Coasting to Financial Independence

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Coasting to Financial Independence

Not too hot, not too cold: A new retirement strategy that’s just right.

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re·tire (verb): “withdraw to or from a particular place or leave one’s job and cease to work.”

I used to want to retire early, but now I’m not so sure.

The more I read and write about retirement, the more I wonder: is it a good idea? Don’t get me wrong — I’m all about financial independence. But I’m not convinced that retirement is all it’s cracked up to be.

Are we really wired to retire? There’s an overwhelming amount of research showing that many people struggle to find purpose and experience social isolation in retirement, leading to loneliness, gray divorce, and increased anxiety and depression. Add it all together, and you find that you’re likely to live longer if you retire after 65.

Here’s a different option: coast to financial independence.

What is coasting to financial independence (coast FI)?

Coasting to financial independence is a new retirement strategy.

Coasting means you have enough money invested to cover your future work-free years. You’ve saved everything you need to save — now you can just let it grow and compound. It means that you can pursue flexible, part-time, seasonal, or any other work arrangement that covers your current living expenses.

Coasting realizes that you don’t want to retire — you just want flexibility in your work.

You want work that lights you up — work you’re passionate about, even if it means you’ll make less money. And when you’re coasting, it’s okay to make less money because you’ve already covered your future retirement needs. All you is to cover your current living expenses.

For me, coasting meant I could step away from my corporate job and pursue a career as a freelance writer.

It allowed me the freedom to take risks in my career, knowing that my future retirement expenses would be fully covered. If I hadn’t found this alternate path, I’d still be grinding out 60-hour weeks from my home office, juggling daily standups vs. time with my daughter, and wondering how long until I could live off of my investments entirely.

Coasting is a reframe: instead of focusing on the destination of financial independence, it puts the focus on the journey.

Coasting to financial independence relies on time and compounding.

Coasting works so well because of the power of compound interest.

The longer you have to grow and compound your wealth, the easier it is to reach coast FI. So if you’re young and pursue this strategy early, there’s no reason you can’t be coasting by your late 20s or 30s. You just need to figure out how much you need saved right now to cover your work-free years in the future — whenever you decide that will be.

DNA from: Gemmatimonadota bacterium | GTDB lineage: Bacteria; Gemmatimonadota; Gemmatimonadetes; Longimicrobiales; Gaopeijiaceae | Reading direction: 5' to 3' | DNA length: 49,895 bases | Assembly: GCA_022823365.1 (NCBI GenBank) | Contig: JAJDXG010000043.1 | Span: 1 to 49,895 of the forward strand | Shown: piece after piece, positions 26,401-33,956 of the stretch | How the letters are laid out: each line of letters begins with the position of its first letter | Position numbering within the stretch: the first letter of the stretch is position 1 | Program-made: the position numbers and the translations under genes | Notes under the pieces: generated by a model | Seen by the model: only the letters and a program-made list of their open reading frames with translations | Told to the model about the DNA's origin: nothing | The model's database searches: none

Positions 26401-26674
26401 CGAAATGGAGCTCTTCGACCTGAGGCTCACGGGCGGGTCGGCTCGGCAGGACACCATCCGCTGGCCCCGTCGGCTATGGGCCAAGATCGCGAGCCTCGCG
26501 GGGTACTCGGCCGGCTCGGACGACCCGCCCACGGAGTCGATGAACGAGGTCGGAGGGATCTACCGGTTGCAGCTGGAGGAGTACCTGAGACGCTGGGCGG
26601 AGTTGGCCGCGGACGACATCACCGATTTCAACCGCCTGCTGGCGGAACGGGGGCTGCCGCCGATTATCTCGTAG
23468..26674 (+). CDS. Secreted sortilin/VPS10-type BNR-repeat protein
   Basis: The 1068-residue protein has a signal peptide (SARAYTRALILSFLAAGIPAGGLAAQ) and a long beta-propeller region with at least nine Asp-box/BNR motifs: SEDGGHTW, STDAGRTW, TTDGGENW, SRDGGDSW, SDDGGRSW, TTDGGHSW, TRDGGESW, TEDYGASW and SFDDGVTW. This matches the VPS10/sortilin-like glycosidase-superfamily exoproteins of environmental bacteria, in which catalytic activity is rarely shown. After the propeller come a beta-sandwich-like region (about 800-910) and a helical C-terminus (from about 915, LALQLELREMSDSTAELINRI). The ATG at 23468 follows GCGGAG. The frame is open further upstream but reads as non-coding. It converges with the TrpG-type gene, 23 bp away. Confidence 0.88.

How to figure out your coasting number.

The Walletburst blog has a solid Coast FIRE calculator you can use for free, and I think it is the best out there.

Just put in the following:

Current age
Target retirement age
Target annual spending in retirement
Current invested assets
Monthly Contribution
Investment growth rate (7% default)
Inflation (3% default)
SWR Safe Withdrawal Rate (4% default)
Then, your coast FI number is in the box listed Coast FIRE at Current Age. That’s the amount you need right now to be coasting to financial independence. Below is how long it will take you to reach coast FI.

This calculator does not factor in Social Security. To factor in Social Security, just reduce your annual spending in retirement by the amount you think you’ll receive in Social Security Benefits during retirement in today’s dollars. You can use the Social Security quick calculator to give you a back-of-the-envelope estimate.

Is coasting to financial independence a good strategy?

After a decade of studying, exploring, and being a part of the financial independence community, coasting is the best strategy I’ve found — for me.

That doesn’t mean it’s the best for you, but here’s what I like about it:

It’s a middle-of-the-road strategy. Financial writer Morgan Housel once wrote about the desire to avoid the extreme ends of financial planning. It hit home as he explained that if your plan is on the extreme end of the spectrum, it becomes very hard to shift as your goals change, which they will. I like coasting for that reason. I’m not aggressively pursuing FIRE at all costs, but I am also not failing to prepare for retirement at all. I’ve got my ducks in a row as I slow down and enjoy the journey.
It follows the Pareto principle. The Pareto principle says that 80% of your results come from 20% of your efforts. I think coasting gets you 80% of the benefits of financial independence but only requires you to put in 20% of the effort. You aren’t attempting to move mountains with this retirement strategy — you’re letting time and compounding do that for you. And in the meantime, you get to pursue work that excites you, even if it means taking a pay cut.
It helps you live a good life. In the book Drive, author Daniel Pink examines what motivates us. He finds autonomy, mastery, and purpose to be three consistent motivators. Coasting provides freedom over your time by giving you many of the benefits of financial independence. It allows you to continue working, mastering your craft, and improving your skills over time, rather than retiring. And it will enable you to find purpose by pursuing work that’s meaningful to you and tapping into something bigger than yourself — instead of just working for a paycheck

CONTRIBUTED BY Anders Skagerberg, CFP

Read More: 10 Rules To Improve Your Financial Life (Part 2).

Read More: 8 Money Mistakes To Avoid in 2022.

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